Metternich told Napoleon that war now involved mass conscription with vast numbers of people being slaughtered. The boys being killed, he told Napoleon, were the “next generation.” Napoleon was furious when he heard this remark from Metternich. “You are no solider,” said the French Emperor, “and you do not know what goes on in the soul of a soldier. I was brought up in military camps, and a man such as I am does not concern himself about the lives of a million of men.” Metternich later hinted that Napoleon had used profanity in referring to the million lives he did not give a “fig” about.[viii]

To show that Napoleon’s outburst at Dresden was characteristic, he made yet another confession to General Graf Bubna von Littitz: “I do not concede anything, not a single village…. A man who was a simple private person and has ascended to the throne, who has spent twenty years hailed with bullets, is not afraid of projectiles…. I sacrifice a million if necessary.” Then the Emperor added, “You want to take Italy and Germany from me. You want to degrade me.”[ix]

When you think entire countries belong to you, and your vanity is ready to sacrifice millions, all sense of proportion has been lost. This same lack of proportion is visible today – in Vladimir Putin’s military aggression against Ukraine. After his recent interview with Putin, Tucker Carlson has insisted that Putin wants peace. But Putin, like Napoleon, says that certain countries belong to him. And if those countries are not handed over, then the fault belongs to the West.  When Putin lectured Carlson on Russian history, he was saying: “You want to take Ukraine and other countries from me. You want to degrade me.”   

Whatever nonsense is put forward by Carlson and others to blame Boris Johnson or Joe Biden for the war, the real reason there are no negotiations between Ukraine and Russia is found in Putin’s motive for invading in the first place. In effect, Putin is a monster striding about in Napoleon’s spurs. The invading army belongs to Putin. The missiles and bombs hitting Ukrainian apartment blocks were launched on Putin’s orders. The tens of thousands who die in futile frontal attacks, belong to Putin. Russian men are sent by Putin to die in an unnecessary war. None of these actions belong to Boris Johnson or Joe Biden.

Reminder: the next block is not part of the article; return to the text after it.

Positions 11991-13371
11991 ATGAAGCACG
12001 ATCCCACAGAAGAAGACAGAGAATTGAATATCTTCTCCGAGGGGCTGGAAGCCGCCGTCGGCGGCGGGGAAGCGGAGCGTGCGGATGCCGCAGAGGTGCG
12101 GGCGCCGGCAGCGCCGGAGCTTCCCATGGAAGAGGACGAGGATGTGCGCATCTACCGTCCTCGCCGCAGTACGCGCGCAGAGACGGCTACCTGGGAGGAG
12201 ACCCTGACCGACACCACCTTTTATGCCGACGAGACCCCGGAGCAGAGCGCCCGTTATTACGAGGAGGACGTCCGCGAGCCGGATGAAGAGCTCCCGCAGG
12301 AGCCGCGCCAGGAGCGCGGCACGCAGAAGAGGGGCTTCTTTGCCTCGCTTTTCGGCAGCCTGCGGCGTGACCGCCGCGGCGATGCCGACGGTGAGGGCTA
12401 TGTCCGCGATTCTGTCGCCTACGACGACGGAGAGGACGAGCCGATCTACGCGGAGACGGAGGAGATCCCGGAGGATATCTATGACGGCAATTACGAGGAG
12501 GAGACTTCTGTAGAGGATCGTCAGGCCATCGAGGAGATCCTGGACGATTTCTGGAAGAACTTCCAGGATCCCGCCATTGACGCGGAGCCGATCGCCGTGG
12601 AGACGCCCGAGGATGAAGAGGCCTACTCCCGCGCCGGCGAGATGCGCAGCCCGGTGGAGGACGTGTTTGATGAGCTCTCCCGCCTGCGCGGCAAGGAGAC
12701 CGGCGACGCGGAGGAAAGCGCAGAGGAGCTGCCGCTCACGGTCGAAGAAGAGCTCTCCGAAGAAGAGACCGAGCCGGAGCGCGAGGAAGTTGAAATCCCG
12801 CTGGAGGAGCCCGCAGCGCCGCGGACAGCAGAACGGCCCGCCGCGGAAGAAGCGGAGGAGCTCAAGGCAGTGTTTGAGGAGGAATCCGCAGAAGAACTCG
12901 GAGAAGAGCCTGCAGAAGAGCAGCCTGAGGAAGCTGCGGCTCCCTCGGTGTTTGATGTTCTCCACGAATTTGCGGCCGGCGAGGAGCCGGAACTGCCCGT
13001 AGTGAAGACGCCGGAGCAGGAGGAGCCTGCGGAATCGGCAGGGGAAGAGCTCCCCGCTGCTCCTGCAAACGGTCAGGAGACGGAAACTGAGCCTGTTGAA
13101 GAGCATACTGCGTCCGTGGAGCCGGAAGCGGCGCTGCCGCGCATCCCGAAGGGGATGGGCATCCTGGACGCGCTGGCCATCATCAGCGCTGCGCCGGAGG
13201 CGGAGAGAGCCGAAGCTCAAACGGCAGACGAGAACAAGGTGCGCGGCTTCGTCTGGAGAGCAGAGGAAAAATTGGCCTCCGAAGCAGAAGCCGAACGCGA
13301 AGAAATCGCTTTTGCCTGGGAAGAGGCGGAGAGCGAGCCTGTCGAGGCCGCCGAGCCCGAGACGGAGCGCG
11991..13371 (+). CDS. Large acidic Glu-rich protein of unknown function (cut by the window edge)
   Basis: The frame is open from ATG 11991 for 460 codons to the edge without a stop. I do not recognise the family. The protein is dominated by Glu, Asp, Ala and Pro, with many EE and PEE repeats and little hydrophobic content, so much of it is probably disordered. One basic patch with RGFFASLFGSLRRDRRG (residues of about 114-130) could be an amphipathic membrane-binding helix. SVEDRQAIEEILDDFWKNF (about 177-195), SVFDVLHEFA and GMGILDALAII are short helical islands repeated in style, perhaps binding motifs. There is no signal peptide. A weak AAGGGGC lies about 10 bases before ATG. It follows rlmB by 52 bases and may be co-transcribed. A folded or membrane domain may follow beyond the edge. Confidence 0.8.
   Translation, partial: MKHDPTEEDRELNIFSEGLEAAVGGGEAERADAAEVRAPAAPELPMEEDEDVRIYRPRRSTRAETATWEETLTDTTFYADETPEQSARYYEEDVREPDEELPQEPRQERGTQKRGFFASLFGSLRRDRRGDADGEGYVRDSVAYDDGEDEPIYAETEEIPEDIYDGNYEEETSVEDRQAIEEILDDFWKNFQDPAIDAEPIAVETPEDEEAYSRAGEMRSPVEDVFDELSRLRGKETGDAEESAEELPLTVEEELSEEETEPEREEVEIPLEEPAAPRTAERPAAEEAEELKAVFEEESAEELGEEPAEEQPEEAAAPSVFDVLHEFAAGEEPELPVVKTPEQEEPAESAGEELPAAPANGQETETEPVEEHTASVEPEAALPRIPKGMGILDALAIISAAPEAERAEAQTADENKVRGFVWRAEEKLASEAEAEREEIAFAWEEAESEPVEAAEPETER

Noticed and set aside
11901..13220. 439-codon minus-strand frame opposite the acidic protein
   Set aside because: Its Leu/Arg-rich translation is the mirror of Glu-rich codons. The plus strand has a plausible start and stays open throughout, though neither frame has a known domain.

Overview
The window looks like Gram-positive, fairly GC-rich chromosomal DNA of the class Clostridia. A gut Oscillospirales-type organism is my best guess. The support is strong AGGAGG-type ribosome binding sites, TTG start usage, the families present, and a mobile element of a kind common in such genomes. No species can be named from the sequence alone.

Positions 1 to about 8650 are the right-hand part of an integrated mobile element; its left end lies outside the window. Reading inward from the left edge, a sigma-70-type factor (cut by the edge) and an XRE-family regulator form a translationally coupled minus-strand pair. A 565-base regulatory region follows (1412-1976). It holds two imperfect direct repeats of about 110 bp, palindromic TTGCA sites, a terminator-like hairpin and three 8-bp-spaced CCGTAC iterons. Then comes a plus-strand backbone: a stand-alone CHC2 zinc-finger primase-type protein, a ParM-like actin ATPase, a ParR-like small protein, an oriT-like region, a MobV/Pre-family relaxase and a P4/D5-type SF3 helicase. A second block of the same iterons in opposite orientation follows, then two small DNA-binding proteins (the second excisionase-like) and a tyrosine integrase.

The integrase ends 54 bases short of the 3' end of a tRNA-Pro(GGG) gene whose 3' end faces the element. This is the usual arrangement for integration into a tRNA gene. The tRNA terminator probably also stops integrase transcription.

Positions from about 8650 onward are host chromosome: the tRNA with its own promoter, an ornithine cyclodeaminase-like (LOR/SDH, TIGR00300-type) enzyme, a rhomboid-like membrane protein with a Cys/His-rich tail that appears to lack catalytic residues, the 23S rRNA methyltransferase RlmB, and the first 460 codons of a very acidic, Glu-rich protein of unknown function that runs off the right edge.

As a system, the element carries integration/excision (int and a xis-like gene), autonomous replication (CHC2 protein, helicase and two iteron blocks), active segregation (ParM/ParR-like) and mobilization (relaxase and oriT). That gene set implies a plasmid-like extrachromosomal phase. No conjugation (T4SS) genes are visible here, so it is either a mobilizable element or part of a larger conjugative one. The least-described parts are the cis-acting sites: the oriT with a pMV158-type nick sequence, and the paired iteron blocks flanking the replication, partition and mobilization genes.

The political philosopher Eric Voegelin, explaining his hatred for political killers, wrote, “I have an aversion for killing people for the fun of it.” What was this fun all about? Voegelin explained, “The fun consists in gaining a pseudo-identity through asserting one’s power, optimally by killing somebody….” The killer sees himself ennobled when other human beings are sacrificed for him. As Voegelin explained, killing grants “a pseudo-identity that serves as a substitute for the human self that has been lost.” Voegelin further stated, “I have no sympathy whatsoever with such characters and have never hesitated to characterize them as ‘murderous swine.’”[x]

Putin is following in the tracks of Caesar and Napoleon. Of course, he lacks their nobility. The great soldiers of the past, butchers as they were, did not poison their political rivals or assassinate journalists. What we have, in Putin’s case, is a hard-hearted ruler of an even lower type. For his birthday in 2006, Putin received the news that journalist Anna Politkovskaya had been shot in the head. On his last birthday, more than a thousand Israelis were slaughtered in a diversionary attack by Palestinian terrorists. And now, a month before Russia’s presidential election Putin receives another gift. Alexey Navalny is dead in a Siberian prison – in a penal colony above the Arctic Circle. Napoleon would have been furious at such “gifts.” Caesar would have blushed with shame.